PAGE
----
Plaintiff's complaint seeks unspecified relief by asserting that his state court conviction is invalid. To obtain any form of relief for an allegedly unconstitutional conviction or imprisonment in a § 1983 suit, a plaintiff must prove that the conviction or sentence was reversed on direct appeal, expunged by executive order, declared invalid by a state tribunal, or called into question by the issuance of a federal writ of habeas corpus. Heck v. Humphrey, 512 U.S. 477, 486-487 (1994). A § 1983 suit in which a plaintiff seeks damages in connection with proceedings leading to his allegedly wrongful state court conviction is not cognizable where the plaintiff's conviction has never been reversed or otherwise invalidated. See LaFountain v. Harry, 716 F.3d 944, 950 (6th Cir. 2013). Because Plaintiff does not allege that his conviction has been overturned, expunged, or called into question by a writ of habeas corpus, his allegations relating to his criminal prosecution, conviction, and incarceration against Defendant fails to state a claim for which relief may be granted and must, therefore, be dismissed. See Adams v. Morris, 90 F. Appx. 856, 858 (6th Cir. 2004); Dekoven v. Bell, 140 F.Supp.2d 748, 756 (E.D. Mich. 2001).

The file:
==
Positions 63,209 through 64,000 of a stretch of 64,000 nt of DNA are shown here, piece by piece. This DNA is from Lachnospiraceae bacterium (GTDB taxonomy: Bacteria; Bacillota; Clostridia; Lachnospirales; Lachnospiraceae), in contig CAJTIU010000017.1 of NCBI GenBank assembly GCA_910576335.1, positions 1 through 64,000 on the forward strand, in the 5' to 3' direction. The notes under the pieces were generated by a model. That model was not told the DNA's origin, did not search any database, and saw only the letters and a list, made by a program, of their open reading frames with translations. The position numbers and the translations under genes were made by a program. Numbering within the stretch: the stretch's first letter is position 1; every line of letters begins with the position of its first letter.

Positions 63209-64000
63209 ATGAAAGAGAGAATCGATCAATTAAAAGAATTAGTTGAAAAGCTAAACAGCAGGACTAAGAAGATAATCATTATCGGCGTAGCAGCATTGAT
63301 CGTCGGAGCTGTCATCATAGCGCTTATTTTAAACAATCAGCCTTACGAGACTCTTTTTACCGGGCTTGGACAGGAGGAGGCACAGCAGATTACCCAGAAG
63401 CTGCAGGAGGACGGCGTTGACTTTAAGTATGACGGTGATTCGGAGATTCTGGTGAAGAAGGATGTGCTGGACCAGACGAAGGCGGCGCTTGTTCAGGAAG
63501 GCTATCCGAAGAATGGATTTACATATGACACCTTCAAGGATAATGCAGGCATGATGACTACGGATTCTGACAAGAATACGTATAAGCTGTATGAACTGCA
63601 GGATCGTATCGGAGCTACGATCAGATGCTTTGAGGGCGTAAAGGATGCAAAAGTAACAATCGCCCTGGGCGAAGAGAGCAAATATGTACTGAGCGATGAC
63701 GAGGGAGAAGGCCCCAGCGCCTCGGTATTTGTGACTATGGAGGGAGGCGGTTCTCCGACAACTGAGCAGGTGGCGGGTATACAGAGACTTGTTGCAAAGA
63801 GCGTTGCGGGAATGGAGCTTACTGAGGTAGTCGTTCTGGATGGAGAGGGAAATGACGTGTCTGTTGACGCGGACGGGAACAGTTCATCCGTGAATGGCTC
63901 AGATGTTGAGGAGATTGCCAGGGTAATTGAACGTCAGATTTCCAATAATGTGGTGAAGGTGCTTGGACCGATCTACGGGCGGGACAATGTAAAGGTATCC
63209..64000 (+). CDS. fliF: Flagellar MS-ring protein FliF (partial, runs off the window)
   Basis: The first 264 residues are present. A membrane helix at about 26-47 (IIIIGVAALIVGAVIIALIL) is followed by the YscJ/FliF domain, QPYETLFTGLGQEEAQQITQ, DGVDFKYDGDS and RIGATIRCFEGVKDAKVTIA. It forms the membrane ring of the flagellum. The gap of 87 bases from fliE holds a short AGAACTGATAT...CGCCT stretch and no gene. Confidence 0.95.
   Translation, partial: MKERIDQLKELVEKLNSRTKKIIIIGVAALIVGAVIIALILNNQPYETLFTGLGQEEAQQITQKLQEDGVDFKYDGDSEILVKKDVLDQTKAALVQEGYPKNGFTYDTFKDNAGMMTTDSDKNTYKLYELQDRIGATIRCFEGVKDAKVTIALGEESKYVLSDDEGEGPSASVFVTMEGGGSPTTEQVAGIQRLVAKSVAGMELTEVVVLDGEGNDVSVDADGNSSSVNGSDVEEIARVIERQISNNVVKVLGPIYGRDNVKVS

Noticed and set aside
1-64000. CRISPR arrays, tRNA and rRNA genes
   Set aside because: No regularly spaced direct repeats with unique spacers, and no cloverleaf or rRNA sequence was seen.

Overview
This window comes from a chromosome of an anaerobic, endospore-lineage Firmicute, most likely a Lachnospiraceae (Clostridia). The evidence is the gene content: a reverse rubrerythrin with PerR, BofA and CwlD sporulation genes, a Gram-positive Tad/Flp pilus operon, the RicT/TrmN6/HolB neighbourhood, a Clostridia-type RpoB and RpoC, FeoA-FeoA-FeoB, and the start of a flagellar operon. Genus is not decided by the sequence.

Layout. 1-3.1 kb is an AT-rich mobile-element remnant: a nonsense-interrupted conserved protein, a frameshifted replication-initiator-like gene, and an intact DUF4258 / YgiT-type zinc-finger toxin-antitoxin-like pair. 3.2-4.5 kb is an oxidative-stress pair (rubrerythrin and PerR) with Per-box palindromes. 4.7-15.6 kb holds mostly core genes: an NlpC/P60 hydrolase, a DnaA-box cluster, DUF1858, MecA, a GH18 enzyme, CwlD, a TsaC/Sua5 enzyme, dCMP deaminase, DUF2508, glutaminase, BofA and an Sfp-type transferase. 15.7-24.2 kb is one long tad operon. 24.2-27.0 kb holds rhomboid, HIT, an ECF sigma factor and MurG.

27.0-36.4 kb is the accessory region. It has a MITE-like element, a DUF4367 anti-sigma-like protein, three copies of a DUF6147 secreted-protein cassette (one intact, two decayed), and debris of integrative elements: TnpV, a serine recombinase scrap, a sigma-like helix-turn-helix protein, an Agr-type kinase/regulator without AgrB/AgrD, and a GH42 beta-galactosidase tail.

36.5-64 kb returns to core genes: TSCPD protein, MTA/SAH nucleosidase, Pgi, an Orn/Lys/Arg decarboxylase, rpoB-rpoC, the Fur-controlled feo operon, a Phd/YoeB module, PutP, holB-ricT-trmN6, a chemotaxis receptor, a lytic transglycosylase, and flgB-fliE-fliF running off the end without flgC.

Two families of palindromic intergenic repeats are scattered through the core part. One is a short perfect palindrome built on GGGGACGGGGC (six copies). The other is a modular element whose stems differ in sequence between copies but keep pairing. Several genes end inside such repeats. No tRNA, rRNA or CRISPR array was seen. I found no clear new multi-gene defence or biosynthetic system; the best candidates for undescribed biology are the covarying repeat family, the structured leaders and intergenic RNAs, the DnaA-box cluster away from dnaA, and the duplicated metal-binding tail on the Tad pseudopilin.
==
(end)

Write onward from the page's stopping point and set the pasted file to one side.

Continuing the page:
Furthermore, the Court cannot convert the matter to a petition for a writ of habeas corpus. When a suit that should have been brought under the habeas corpus statute is prosecuted instead as a civil rights suit, it should not be "converted" into a habeas corpus suit and decided on the merits. Pischke v. Litscher, 178 F.3d 497, 500 (7th Cir. 1999). Instead, the matter should be dismissed, leaving it to the prisoner to decide whether to refile it as a petition for writ of habeas corpus. Id. This Court cannot treat Plaintiff's complaint as an application for habeas corpus relief because the Court has no information that the Plaintiff has exhausted his state court remedies, as required by 28 U.S.C. § 2254(b) & (c), to obtain federal habeas relief. Parker v. Phillips, 27 F. Appx. 491, 494 (6th Cir. 2001); Robinson v. California Bd. of Prison Terms, 997 F.Supp. 1303, 1308 (C.D. Cal. 1998). Moreover, Heck clearly directs a federal district court to dismiss a civil rights complaint which raises claims that attack the validity of a conviction; it does not direct a court to construe the civil rights complaint as a habeas petition. See Murphy v. Martin, 343 F.Supp.2d 603, 610 (E.D. Mich. 2004).

When a prisoner's civil rights claim is barred by the Heck doctrine, the appropriate course for a federal district court is to dismiss the claim for lack of subject matter jurisdiction pursuant to Fed.R.Civ.P. 12(h)(3), rather than to dismiss the complaint with prejudice as being frivolous, because the former course of action is not an adjudication on the merits and would allow the prisoner to reassert his claims if his conviction or sentence is latter invalidated. See Murphy, 343 F.Supp.2d at 609. Therefore, because this Court is dismissing Plaintiff's § 1983 complaint under Heck, the dismissal will be without prejudice. Diehl v. Nelson, 198 F.3d 244, 1999 WL 1045076 (6th Cir. November 12, 1999)(table case)(citing to Fottler v. United States, 73 F.3d 1064, 1065 (10th Cir. 1996)).


IT IS ORDERED that the Plaintiff's Complaint is DISMISSED ...